The biggest thing for me was that I felt like there was this inherent implication that, after being depressed, you will never be that low again. Because you lived through it, because you survived it, or whatever, that you have this new perspective on the world that will somehow protect you from depression. It’s a belief that many people have but for me that is just not true. Each time I think I’ve reached the lowest point I can possibly survive, there’s always more. There’s always worse.

On a similar theme, he references another common idea, that feeling the good stuff is worth feeling the bad stuff: “You know, before the age of twenty four I hadn’t known how bad things could feel, but I hadn’t realised how good they could feel either. That shell might be protecting you, but it’s also stopping you feeling the full force of that good stuff.” Let’s say that’s true. What does that matter if the bad to the good have odds like 364 to 1? Is it worth it? I’m not sure. In my experience, the bad stuff is so much more devastating than the good is good. I’m not attributing this idea to Matt specifically but I feel like it’s worth commenting on. This idea equates the strength of good and bad emotions (something that is practically impossible), and suggests that it’s acceptable (and even expected) to feel really terrible, simply because you’ve had some good moments. I’m just really wary of anything that justifies struggle and trauma.

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About halfway through the book, he talks about how he overcame his separation anxiety when his partner needed him to, because she had to go to the hospital with her sick mother and someone had to be at the house. I found that really hard to read, because a lot of the time, for a lot of people, that’s not the case. For me, that’s not the case. Anxiety, depression, mental illness… they don’t go away just because you need them to. I wish they did and, if I’m honest, it just made me feel more pathetic. I can’t help thinking that it would’ve been more helpful if he’d mentioned some of the times it hadn’t been like that and then said something like, “I don’t know why it was different this time.” Just to represent that problem, to give it context. I mean, I’m making an assumption that there were moments where he couldn’t overcome his anxieties but I think it’s pretty safe to say of anyone who’s struggled with severe anxiety for an extended period of time.

The chapter ends with, “needless to say, they came back,” in reference to his paralyzing anxiety that something would happen to his partner and her parents while not in his sight. This is something that I struggle with on a daily basis but my fears not coming true hasn’t ever dulled those fears. Instead I feel like my time – my run of good luck – is running out. You can only throw heads so many times, you can only be lucky so many times before the inevitable bad thing happens. In my experience, anxiety isn’t rational and can’t be managed as if it is.

He goes on to say, “I had reasons to force myself to be strong…” which, I have to say, irritated me. We know that depression and anxiety and so on are illnesses and are therefore out of our control. It’s not logical. You can’t reason with it or simply will yourself out of it. In my experience, my reasons keep me going for a while, get me through what I need to get through, but then I crash, often lower than before. It’s great and important that he found that motivation and I don’t want to take away from that I just don’t think it’s as straightforward as that.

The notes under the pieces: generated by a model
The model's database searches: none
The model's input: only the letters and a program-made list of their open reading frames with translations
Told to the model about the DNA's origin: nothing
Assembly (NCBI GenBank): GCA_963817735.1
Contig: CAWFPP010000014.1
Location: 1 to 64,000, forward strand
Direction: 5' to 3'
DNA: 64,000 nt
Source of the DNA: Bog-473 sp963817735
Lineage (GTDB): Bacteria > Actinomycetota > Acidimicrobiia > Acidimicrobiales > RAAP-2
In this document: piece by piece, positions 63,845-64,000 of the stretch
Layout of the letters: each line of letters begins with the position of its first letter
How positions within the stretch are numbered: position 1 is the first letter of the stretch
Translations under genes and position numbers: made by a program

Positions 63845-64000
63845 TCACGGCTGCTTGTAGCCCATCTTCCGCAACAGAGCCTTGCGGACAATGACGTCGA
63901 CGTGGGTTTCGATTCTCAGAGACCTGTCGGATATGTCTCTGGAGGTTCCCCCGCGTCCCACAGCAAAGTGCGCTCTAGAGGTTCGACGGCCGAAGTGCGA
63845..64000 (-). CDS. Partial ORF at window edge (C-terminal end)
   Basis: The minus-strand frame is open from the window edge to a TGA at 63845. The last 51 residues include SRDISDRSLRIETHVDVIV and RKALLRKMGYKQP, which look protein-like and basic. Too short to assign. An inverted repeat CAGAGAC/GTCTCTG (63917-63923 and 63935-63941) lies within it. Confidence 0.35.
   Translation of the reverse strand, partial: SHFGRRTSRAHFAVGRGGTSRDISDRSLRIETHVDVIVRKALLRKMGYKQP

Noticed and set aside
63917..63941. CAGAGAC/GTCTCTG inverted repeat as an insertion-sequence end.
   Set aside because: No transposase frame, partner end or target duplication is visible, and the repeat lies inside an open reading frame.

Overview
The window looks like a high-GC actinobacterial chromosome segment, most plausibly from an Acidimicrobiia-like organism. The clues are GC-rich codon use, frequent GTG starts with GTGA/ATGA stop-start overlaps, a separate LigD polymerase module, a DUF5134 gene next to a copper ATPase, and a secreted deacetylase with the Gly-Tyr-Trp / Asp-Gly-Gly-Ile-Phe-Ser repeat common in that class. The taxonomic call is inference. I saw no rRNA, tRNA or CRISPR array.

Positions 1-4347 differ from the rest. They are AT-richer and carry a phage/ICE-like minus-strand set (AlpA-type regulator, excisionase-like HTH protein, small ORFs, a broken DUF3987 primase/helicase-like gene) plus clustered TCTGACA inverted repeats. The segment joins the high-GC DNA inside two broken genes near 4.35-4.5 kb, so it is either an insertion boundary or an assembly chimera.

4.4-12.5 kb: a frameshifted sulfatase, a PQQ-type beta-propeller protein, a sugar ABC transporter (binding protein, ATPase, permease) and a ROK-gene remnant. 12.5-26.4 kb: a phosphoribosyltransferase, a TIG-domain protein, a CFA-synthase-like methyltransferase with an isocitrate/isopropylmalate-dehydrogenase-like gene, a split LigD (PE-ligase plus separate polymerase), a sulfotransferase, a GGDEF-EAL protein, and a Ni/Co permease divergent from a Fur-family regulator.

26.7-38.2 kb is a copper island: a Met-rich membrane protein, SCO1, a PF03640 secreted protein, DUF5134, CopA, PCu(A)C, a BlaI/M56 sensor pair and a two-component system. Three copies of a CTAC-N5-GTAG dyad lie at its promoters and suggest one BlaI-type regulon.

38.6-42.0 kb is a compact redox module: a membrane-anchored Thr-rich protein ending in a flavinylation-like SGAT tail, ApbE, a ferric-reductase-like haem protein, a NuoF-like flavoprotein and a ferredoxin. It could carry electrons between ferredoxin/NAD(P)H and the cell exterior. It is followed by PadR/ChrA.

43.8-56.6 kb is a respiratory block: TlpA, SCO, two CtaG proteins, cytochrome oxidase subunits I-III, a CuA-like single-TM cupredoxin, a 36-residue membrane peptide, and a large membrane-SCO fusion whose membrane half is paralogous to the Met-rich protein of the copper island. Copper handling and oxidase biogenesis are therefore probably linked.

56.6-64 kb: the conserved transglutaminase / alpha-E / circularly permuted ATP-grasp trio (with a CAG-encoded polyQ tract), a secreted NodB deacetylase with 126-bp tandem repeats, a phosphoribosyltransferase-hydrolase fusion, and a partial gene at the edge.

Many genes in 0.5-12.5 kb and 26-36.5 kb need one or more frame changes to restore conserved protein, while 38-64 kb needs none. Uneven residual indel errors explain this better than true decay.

“…To put myself in situations I wouldn’t have put myself in. You need to be uncomfortable.” I hear this expression all the time and I HATE it. I hate it enough to put the word hate in capital letters. I am ALWAYS uncomfortable. I cannot remember the last time I was comfortable in anyway, whether it be emotionally, mentally, or physically. Maybe my ASD makes it impossible to be comfortable. Maybe there’s another explanation. So, how does that fit into this formula? I don’t know the answer. And what if there’s no good in it, no purpose? What if that’s all there is? I don’t know the answers to those questions either.

“People often use the word ‘despite’ in the context of mental illness. So-and-so did such-and-such despite having depression/anxiety/OCD/agoraphobia/what-ever. But sometimes that ‘despite’ should be a ‘because.’ For instance, I write because of depression.” I don’t disagree but I’d like to propose an addition: and. So-and-so did such-and-such and they have depression/anxiety/OCD/agora-phobia/whatever. I have struggled with identity stuff for a long time – probably from my BPD and the late diagnosis of ASD (which obviously does affect everything I do as it is something I was born with) – but I’d like to think that I am not who I am solely because of my mental illnesses. A lot of people say that their experiences with mental illness have made them kinder, more compassionate and thoughtful people and that’s amazing but I don’t think they give themselves enough credit. Everything we become we were always capable of becoming and the circumstances and coincidences that start those chain reactions shouldn’t get all the glory.

Despite the parts of the book that I struggled with, there were parts that really spoke to me. There were several quotes that I related to so strongly that my chest physically hurt when I read them:

  • “The weird thing about depression is that, even though you might have more suicidal thoughts, the fear of death remains the same. The only difference is that the pain of life has rapidly increased.”
  • “In a world where possibility is endless, the possibilities for pain and loss and permanent separation are also endless. So fear breeds imagination, and vice versa, on and on and on.”